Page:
- The Supreme Court last week upheld Food and Drug Administration regulations that permit easy access to the abortion drug mifepristone.
- A legal battle over the medication and its FDA rules is still playing out in a federal appeals court.
- Despite the decision, mifepristone will remain largely unavailable in 13 states that banned abortion since the federal right to abortion established in the case Roe v. Wade was overturned last summer by the Supreme Court.
- Fourteen other states have laws that restrict how mifepristone is used or dispensed.
The abortion pill mifepristone is either banned or restricted to varying degrees in 27 states despite a Supreme Court decision that — for now — maintains Food and Drug Administration regulations allowing easy access to the medication.
The Supreme Court, acting on an emergency basis, last week blocked lower federal court orders that had imposed severe restrictions on mifepristone even in some states where abortion remains legal.
The ruling stemmed from a lawsuit against the FDA by a coalition of doctors who oppose abortion. That group wants to force the agency to pull mifepristone from the market entirely. The Biden administration is opposing that effort.
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The U.S. 5th Circuit Court of Appeals is now scheduled to hear oral arguments in the case on May 17.
The side that loses at the appeals court is certain to ask the Supreme Court to take the case to make a final determination on the legality of the FDA rules.
The FDA rules upheld by the Supreme Court on Friday for several years have allowed women to obtain a mifepristone prescription through a telehealth appointment and to receive the medication by mail.
Patients previously were required by the FDA to obtain mifepristone in person from a health-care provider or take the medication under their supervision.
While the Supreme Court's decision at least temporarily maintains access to mifepristone in states that support broad access to abortion, it will have less or no impact in conservative states that banned the procedure since last summer, when the high court overturned the half-century-old federal constitutional right to abortion.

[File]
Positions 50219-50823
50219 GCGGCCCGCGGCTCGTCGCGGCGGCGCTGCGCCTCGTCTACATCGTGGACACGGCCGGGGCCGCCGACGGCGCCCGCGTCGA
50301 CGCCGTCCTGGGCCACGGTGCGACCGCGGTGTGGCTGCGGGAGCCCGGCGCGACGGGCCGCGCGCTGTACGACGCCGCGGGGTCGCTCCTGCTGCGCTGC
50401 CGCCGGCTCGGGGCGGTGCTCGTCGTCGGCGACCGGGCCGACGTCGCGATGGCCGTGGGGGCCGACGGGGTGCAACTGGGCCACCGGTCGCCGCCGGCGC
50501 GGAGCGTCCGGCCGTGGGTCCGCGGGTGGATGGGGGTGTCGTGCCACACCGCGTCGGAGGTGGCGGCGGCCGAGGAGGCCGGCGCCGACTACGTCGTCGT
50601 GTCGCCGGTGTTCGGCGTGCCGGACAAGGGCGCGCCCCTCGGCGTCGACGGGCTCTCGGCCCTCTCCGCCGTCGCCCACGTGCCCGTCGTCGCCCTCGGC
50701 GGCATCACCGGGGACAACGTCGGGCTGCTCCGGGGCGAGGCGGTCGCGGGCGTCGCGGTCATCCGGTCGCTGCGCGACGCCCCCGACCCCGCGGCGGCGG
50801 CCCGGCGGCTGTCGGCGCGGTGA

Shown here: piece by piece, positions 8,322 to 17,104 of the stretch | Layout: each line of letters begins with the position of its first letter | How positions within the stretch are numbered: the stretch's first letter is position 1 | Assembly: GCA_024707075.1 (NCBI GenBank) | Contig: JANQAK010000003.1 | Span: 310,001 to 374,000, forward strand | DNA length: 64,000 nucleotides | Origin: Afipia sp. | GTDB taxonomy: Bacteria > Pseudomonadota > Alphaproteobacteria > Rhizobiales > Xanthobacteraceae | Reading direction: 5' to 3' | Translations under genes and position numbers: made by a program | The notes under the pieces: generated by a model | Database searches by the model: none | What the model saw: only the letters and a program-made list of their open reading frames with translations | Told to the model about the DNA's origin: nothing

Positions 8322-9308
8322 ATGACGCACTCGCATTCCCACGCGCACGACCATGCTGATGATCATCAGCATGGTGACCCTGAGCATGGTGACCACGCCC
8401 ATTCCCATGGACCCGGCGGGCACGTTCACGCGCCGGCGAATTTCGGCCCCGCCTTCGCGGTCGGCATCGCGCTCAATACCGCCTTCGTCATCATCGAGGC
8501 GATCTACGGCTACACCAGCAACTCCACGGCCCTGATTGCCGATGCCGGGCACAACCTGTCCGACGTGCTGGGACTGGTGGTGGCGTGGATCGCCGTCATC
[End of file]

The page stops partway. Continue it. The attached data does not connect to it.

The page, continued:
Mifepristone will remain largely unavailable in 13 states that have completely banned abortion.
Those states are Alabama, Arkansas, Idaho, Kentucky, Louisiana, Mississippi, Missouri, North Dakota, Oklahoma, South Dakota, Tennessee, Texas and West Virginia, according to the Guttmacher Institute, a nonprofit group that supports abortion access.
All of those states have exceptions that allow abortion when the woman's life is in danger.
And Idaho, West Virginia and North Dakota have exceptions for pregnancies that result from rape and incest, although in North Dakota that exception applies only through the sixth week of pregnancy.
Fourteen other states have restrictions on mifepristone that go beyond the FDA regulations temporarily upheld by the Supreme Court.
Those states require women to obtain the pill from a doctor.
Those states are: Alaska, Arizona, Florida, Georgia, Indiana, Iowa, Michigan, Nebraska, Nevada, North Carolina, Ohio, Pennsylvania, South Carolina and Utah.
Florida, Georgia and Ohio ban abortion after six weeks before many women know they are pregnant.
Mifepristone is FDA-approved to terminate an early pregnancy up to the 10th week of pregnancy.
There are pending federal lawsuits in North Carolina and West Virginia that seek to overturn those states' mifepristone restrictions.